They are all over the place. Every time I turn around another one just grabs my attention. They are almost impossible for me to ignore. Burning holes in the back of my head, staring me down as I travel from store to store, aisle to aisle. A good looking one will catch my eye and I’ll think about it and think about it until I can’t stand it anymore. Then usually desire takes over and BOOM – I own another cookbook. Well with this one, I stupidly held off working on the “I need another cookbook like a fish needs a bicycle” and “Christmas is coming” mottos. And I got my wish – The Essential New York Times Cook Book by Amanda Hesser. YES – it’s fabulous! I’ve been reading it ever since Santa (okay, my son Luke) placed it under the tree. I love her background stories with each recipe and I love the twists and updates on the classics. I love her straight forward recipe writing approach - no nonsense - this is how you do it sort of way.
The first recipe I tried was her Gateau de Crepe. I can’t tell you how much I appreciate a recipe that works and does so perfectly. The crepe recipe made exactly 20 crepes. The pastry cream recipe made exactly enough for filling the 20 crepes. The cake wobbled a bit but did not fall down (which was my fear when I thought about making this in the past) and was absolutely one of the most delicious desserts I have ever made. So, thank you Amanda Hesser for a wonderful New Years Eve dessert and a new tradition.
For the crepe batter:
6 tablespoons butter
3 cups milk
1 1/2 cups flour
7 tablespoons sugar
For the vanilla pastry cream:
2 cups milk
1 vanilla bean, halved and scraped
6 egg yolks
1/2 cup sugar
1/3 cup cornstarch, sifted
3 1/2 tablespoons butter
For the assembly:
2 cups heavy cream
1 tablespoon sugar or more
3 tablespoons Kirsch (I used Grand Marnier)
1. The day before, make the crepe batter and the pastry cream. Batter: In a small pan, cook the butter until brown like hazelnuts. Set aside. In another small pan, heat the milk until steaming; allow to cool for 10 minutes. In a mixer on medium-low speed, beat together the eggs, flour, sugar and salt. Slowly add the hot milk and browned butter. Pour into a container with a spout, cover and refrigerate overnight.
2. Pastry cream: Bring the milk with the vanilla bean (and scrapings) to a boil, then set aside for 10 minutes; remove bean. Fill a large bowl with ice and set aside a small bowl that can hold the finished pastry cream and be placed in this ice bath.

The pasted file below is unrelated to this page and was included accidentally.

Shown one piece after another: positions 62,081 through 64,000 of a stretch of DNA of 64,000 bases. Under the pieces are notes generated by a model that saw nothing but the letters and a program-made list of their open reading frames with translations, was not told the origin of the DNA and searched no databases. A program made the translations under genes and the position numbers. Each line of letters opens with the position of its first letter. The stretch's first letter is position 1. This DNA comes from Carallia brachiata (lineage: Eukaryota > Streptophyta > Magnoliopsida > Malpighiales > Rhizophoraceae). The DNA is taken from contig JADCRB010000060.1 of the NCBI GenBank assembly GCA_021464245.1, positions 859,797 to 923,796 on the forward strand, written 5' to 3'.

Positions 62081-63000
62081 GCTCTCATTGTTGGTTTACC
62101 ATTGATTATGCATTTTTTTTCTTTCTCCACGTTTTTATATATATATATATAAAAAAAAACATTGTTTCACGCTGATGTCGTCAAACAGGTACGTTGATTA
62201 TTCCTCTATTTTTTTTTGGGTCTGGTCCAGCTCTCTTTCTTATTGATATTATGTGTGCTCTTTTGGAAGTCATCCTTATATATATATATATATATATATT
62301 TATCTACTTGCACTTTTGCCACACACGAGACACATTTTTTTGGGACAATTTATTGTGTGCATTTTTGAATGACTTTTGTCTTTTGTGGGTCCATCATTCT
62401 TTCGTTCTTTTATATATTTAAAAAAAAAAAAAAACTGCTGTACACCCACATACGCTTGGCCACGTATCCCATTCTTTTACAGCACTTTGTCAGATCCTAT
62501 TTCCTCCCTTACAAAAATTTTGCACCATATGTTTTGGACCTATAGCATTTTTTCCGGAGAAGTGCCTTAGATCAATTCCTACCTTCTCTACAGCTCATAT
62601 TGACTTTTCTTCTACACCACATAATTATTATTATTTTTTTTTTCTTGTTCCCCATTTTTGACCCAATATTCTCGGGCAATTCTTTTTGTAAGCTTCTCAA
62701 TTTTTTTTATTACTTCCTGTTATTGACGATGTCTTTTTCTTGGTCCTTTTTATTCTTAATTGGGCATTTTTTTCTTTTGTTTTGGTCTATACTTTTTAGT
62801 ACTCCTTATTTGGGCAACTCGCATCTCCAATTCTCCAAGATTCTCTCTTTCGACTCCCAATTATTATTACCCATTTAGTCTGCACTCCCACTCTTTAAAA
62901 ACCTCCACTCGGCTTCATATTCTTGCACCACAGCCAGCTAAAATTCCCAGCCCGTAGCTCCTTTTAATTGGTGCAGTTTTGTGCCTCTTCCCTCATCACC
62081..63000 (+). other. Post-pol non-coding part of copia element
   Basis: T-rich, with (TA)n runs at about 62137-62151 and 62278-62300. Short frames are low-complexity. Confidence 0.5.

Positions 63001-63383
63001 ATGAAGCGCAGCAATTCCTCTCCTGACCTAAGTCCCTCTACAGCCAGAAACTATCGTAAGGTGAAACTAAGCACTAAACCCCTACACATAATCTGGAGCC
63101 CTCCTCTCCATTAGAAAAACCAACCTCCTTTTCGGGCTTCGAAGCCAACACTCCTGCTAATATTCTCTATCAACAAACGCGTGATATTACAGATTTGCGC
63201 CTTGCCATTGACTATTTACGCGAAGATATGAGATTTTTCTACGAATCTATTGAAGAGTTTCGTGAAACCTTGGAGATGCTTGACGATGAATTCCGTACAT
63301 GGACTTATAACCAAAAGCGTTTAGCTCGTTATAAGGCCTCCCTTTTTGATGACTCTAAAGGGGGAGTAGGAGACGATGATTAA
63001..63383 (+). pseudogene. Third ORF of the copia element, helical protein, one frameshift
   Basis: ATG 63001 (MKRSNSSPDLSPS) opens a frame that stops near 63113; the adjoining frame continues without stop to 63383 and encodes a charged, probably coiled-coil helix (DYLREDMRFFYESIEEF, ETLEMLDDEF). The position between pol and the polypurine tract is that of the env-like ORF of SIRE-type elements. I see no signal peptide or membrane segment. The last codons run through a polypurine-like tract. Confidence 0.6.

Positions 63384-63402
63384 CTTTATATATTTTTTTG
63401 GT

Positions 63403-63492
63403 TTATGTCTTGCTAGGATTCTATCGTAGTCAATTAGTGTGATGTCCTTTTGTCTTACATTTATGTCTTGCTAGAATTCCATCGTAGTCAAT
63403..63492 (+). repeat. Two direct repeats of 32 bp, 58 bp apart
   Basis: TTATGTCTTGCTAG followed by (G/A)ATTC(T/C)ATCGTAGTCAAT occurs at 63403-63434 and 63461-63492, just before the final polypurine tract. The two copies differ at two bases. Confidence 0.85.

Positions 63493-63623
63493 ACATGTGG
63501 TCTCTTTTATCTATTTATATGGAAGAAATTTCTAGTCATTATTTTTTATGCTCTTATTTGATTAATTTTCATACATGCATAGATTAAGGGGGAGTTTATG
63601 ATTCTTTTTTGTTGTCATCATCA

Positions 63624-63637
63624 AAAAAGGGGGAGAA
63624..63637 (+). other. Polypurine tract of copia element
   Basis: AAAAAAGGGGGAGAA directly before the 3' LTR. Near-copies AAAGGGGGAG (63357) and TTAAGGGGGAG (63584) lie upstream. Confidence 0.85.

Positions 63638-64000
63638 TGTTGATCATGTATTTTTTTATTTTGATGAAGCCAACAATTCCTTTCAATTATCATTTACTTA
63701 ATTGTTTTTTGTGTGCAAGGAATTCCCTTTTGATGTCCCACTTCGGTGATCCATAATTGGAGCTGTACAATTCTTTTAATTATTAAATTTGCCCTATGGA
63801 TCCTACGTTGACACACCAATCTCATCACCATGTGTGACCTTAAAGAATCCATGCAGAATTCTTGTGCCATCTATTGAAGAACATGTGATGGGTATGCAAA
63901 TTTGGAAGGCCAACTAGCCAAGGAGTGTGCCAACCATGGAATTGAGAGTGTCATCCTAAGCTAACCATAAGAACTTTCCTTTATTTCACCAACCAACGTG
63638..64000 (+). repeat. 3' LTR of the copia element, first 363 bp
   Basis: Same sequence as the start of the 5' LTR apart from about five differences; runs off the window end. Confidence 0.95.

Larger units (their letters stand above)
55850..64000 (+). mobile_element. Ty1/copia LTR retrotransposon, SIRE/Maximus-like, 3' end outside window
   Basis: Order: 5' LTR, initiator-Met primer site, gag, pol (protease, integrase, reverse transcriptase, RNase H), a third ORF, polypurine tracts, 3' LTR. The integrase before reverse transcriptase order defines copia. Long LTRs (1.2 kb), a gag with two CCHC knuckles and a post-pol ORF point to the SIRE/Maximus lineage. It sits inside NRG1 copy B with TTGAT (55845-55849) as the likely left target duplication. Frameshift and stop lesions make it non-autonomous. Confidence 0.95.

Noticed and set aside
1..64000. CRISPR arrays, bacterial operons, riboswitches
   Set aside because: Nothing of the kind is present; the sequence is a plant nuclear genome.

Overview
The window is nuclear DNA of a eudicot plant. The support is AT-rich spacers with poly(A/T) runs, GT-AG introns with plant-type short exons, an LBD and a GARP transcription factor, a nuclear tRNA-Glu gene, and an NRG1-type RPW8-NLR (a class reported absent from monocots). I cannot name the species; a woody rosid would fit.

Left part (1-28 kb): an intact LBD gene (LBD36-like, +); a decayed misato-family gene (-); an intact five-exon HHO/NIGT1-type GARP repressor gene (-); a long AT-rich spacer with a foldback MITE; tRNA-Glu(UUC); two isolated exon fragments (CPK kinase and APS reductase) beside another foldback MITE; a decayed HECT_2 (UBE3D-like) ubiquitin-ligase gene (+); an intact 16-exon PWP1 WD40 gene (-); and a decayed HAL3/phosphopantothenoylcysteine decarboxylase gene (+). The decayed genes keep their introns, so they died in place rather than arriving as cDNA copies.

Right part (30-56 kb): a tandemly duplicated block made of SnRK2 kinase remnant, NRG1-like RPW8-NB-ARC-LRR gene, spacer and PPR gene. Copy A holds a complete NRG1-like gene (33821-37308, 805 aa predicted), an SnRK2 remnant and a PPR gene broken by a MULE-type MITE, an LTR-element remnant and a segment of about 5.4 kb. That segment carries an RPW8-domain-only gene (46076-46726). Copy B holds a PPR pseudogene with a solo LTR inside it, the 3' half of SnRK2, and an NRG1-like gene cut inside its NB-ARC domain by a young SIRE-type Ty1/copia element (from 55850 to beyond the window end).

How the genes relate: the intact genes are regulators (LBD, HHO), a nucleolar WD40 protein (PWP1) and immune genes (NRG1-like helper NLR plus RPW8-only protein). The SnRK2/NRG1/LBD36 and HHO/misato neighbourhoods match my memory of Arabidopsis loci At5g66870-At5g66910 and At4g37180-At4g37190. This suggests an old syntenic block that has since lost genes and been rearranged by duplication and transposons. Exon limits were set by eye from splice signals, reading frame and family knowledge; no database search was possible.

3. In a medium heavy-bottomed pan, whisk together the egg yolks, sugar and cornstarch. Gradually whisk in the hot milk, then place pan over high heat and bring to a boil, whisking vigorously for 1 to 2 minutes. Press the pastry cream through a fine-meshed sieve into the small bowl. Set the bowl in the ice bath and stir until the temperature reaches 140 degrees on an instant-read thermometer. Stir in the butter. When completely cool, cover and refrigerate.
4. Assemble the cake the next day: Bring the batter to room temperature. Place a nonstick or seasoned 9-inch crepe pan over medium heat. Swab the surface with the oil, then add about 3 tablespoons batter and swirl to cover the surface. Cook until the bottom just begins to brown, about 1 minute, then carefully lift an edge and flip the crepe with your fingers. Cook on the other side for no longer than 5 seconds. Flip the crepe onto a baking sheet lined with parchment. Repeat until you have 20 perfect crepes.
5. Pass the pastry cream through a sieve once more. Whip the heavy cream with the tablespoon sugar and the Kirsch. It won't hold peaks. Fold it into the pastry cream.
6. Lay 1 crepe on a cake plate. Using an icing spatula, completely cover with a thin layer of pastry cream (about 1/4 cup). Cover with a crepe and repeat to make a stack of 20, with the best-looking crepe on top. Chill for at least 2 hours. Set out for 30 minutes before serving. If you have a blowtorch for creme brulee, sprinkle the top crepe with 2 tablespoons sugar and caramelize with the torch; otherwise, dust with confectioners' sugar. Slice like a cake.
Batter adapted from Joy of Cooking. Pastry cream adapted from Desserts, by Pierre Herme and Dorie Greenspan. Serves 10.
It’s All Delicious Notes: Recipe from The Essential New York Times Cook Book by Amanda Hesser